Parts of modern-day Karnataka were occupied by the Chola Empire between 990-1210 AD.[20] This process started under Rajaraja Chola I (985-1014) and continued under his son Rajendra Chola I (1014-1044).[20] Initially "Gangapadi, Nolambapadi and Tadigaipadi' all parts of modern Mysore, were conquered and annexed' under Raja Raja Chola I. Rajendra Chola I "marched up to Donur, he also captured Banvasi, a good part of the Raichur doab and sacked Manyakheta" itself, which was the Western Chalukyan capital.[20] During the time of the Chalukya ruler Jayasimha after his defeat by Rajendra Chola I, the Tungabhadra river was recognized tacitly as the boundary between the two kingdoms.[20] During the rule of Rajadhiraja Chola I (1042-1056), Dannada, Kulpak, Koppam, the fortress of Kampili, Pundur, Yetagiri and the Chalukyan capital Kalyani were sacked.[20] In 1053, Rajendra Chola II after defeating the Chalukyans in war advanced to Kollapura where he erected a pillar of victory before returning to his capital at Gangaikondacholapuram.[21] In 1066, the Western Chalukya ruler Somesvara's forces were defeated by the next Chola ruler Virarajendra, who then again defeated the Western Chalukyas at Kudalasangama, and set up a pillar of victory on the banks of the Tungabhadra.[22] In AD 1075 Kulottunga Chola I won a victory against Vikramaditya VI at Nangili in Kolar district and made himself the master of Gangavadi.[23] The Cholas eventually lost Gangavadi in 1116 to the Hoysalas under Vishnuvardhana.[20]

At the turn of the first millennium, the Hoysalas gained power in the region. Literature flourished during this time, which led to the distinctive Kannada literary metres and the construction of temples and sculptures adhering to the Vesara style of architecture.[24][25][26][27] The expansion of the Hoysala Empire brought parts of modern Andhra Pradesh and Tamil Nadu under its rule. In the early 14th century, Harihara and Bukka Raya established the Vijayanagara empire with its capital, Hosapattana (later named Vijayanagara), on the banks of the Tungabhadra River in the modern Bellary district. The empire rose as a bulwark against Muslim advances into South India, which it completely controlled for over two centuries.[28][29]

In 1565, Karnataka and the rest of South India experienced a major geopolitical shift when the Vijayanagara Empire fell to a confederation of Islamic sultanates in the Battle of Talikota.[30] The Bijapur Sultanate, which had risen after the demise of the Bahmani Sultanate of Bidar, soon took control of the Deccan; it was defeated by the Moghuls in the late 17th century.[31][32] The Bahamani and Bijapur rulers encouraged Urdu and Persian literature and Indo-Saracenic architecture, the Gol Gumbaz being one of the high points of this style.[33] During the sixteenth century, Konkani Hindus migrated to Karnataka, mostly from Salcette, Goa[34], while during the seveenteenth and eighteenth century, the Mangalorean Catholics migrated to South Canara, in Karnataka, especially from Bardes, Goa, as a result of food shortages, epidemics and heavy taxation imposed by the Portuguese.[35]

An inveterate enemy of the British, Tipu Sultan of Mysore Kingdom was one of the most powerful rulers in India before the advent of the British Raj.

In the period that followed, parts of northern Karnataka were ruled by the Nizam of Hyderabad, the British, and other powers. In the south, the Mysore Kingdom, former vassals of the Vijayanagara Empire, was briefly independent.[36] With the death of Krishnaraja Wodeyar II, Haidar Ali, the commander-in-chief of the Mysore army, gained control of the region. After his death, the kingdom was inherited by his son Tippu Sultan.[37] To contain European expansion in South India, Haidar Ali and later Tippu Sultan fought four significant Anglo-Mysore Wars, the last of which resulted in Tippu Sultan's death and the incorporation of Mysore into the British Raj in 1799.[38] The Kingdom of Mysore was restored to the Wodeyars and Mysore remained a princely state under the British Raj.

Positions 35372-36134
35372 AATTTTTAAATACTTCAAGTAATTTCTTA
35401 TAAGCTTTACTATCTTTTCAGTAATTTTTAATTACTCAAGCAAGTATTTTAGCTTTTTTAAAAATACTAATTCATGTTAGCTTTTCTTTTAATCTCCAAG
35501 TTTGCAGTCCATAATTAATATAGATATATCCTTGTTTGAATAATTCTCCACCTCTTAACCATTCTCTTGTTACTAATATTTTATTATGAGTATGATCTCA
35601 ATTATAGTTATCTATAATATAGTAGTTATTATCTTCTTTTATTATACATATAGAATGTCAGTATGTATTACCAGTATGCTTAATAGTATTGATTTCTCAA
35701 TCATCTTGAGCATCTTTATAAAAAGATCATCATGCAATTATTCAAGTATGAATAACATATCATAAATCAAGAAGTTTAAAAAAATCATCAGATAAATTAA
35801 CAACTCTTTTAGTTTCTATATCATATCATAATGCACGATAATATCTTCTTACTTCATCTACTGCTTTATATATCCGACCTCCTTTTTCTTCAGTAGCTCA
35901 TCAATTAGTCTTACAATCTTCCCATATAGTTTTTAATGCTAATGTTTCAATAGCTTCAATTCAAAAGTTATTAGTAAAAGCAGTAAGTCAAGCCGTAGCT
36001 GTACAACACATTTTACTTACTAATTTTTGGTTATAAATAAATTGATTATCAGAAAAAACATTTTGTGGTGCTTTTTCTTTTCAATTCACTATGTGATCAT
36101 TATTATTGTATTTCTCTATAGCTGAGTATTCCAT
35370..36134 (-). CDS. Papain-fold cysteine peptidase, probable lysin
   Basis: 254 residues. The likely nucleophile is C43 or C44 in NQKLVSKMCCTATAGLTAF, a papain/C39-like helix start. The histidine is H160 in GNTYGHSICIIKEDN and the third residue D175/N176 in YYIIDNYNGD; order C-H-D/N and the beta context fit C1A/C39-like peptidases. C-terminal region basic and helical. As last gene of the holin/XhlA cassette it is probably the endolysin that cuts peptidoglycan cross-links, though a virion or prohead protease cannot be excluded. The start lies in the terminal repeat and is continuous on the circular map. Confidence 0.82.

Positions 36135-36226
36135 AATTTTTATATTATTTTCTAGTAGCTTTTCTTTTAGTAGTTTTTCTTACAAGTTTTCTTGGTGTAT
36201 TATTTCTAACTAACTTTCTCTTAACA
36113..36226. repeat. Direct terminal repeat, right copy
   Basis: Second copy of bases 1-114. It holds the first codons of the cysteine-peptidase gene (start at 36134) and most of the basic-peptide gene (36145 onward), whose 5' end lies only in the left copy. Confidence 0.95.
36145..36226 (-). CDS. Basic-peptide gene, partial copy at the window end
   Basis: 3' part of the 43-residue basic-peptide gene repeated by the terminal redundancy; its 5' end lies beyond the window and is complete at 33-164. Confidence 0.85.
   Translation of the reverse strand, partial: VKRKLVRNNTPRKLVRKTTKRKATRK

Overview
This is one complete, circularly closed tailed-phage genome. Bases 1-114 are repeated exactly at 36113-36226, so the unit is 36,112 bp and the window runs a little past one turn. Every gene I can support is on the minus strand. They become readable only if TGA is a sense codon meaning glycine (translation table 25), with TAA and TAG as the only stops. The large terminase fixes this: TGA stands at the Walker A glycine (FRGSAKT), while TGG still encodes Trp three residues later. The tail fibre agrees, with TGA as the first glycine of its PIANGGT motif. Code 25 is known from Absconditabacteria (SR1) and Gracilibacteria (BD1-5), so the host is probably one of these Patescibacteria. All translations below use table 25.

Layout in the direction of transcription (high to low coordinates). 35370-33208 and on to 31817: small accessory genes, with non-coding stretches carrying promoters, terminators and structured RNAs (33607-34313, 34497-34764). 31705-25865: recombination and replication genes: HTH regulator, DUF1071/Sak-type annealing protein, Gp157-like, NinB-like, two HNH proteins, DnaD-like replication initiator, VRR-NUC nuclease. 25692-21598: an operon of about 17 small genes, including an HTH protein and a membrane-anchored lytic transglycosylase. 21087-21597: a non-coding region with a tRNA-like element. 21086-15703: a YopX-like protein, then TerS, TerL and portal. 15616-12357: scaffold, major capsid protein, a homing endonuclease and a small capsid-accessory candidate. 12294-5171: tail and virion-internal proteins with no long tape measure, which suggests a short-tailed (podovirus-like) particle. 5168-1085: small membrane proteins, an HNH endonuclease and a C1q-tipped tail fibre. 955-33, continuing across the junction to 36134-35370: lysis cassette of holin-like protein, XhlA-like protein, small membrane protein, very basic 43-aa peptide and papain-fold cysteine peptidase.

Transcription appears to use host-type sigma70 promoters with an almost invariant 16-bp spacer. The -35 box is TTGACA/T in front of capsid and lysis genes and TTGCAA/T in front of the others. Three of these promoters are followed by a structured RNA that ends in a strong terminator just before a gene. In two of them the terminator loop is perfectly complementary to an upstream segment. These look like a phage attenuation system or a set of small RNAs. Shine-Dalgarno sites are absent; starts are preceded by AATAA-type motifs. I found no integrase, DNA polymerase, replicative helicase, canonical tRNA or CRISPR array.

As the "doctrine of lapse" gave way to dissent and resistance from princely states across the country, Kittur Chennamma, Sangolli Rayanna and others spearheaded rebellions in Karnataka in 1830, nearly three decades before the Indian Rebellion of 1857. Other uprisings followed, such as the ones at Supa, Bagalkot, Shorapur, Nargund and Dandeli. These rebellions which coincided with the 1857 war of independence were led by Mundargi Bhimarao, Bhaskar Rao Bhave, the Halagali Bedas, Venkatappa Nayaka and others. By the late 19th century, the freedom movement had gained momentum; Karnad Sadashiva Rao, Aluru Venkata Raya, S. Nijalingappa, Kengal Hanumanthaiah, Nittoor Srinivasa Rau and others carried on the struggle into the early 20th century.[39]

After India's independence, the Maharaja, Jayachamarajendra Wodeyar, allowed his kingdom's accession to India. In 1950, Mysore became an Indian state of the same name; the former Maharaja served as its Rajpramukh (head of state) until 1975. Following the long-standing demand of the Ekikarana Movement, Kodagu and Kannada speaking regions from the adjoining states of Madras, Hyderabad and Bombay were incorporated into the Mysore state, under the States Reorganization Act of 1956. The thus expanded state was renamed Karnataka, seventeen years later, in 1973.[40] In the early 1900s through the post-independence era, industrial visionaries such as Sir Mokshagundam Visvesvarayya born in Muddenahalli, near Kanivenarayanapura, Chikballapur District played an important role in the development of Karnataka's strong manufacturing and industrial base.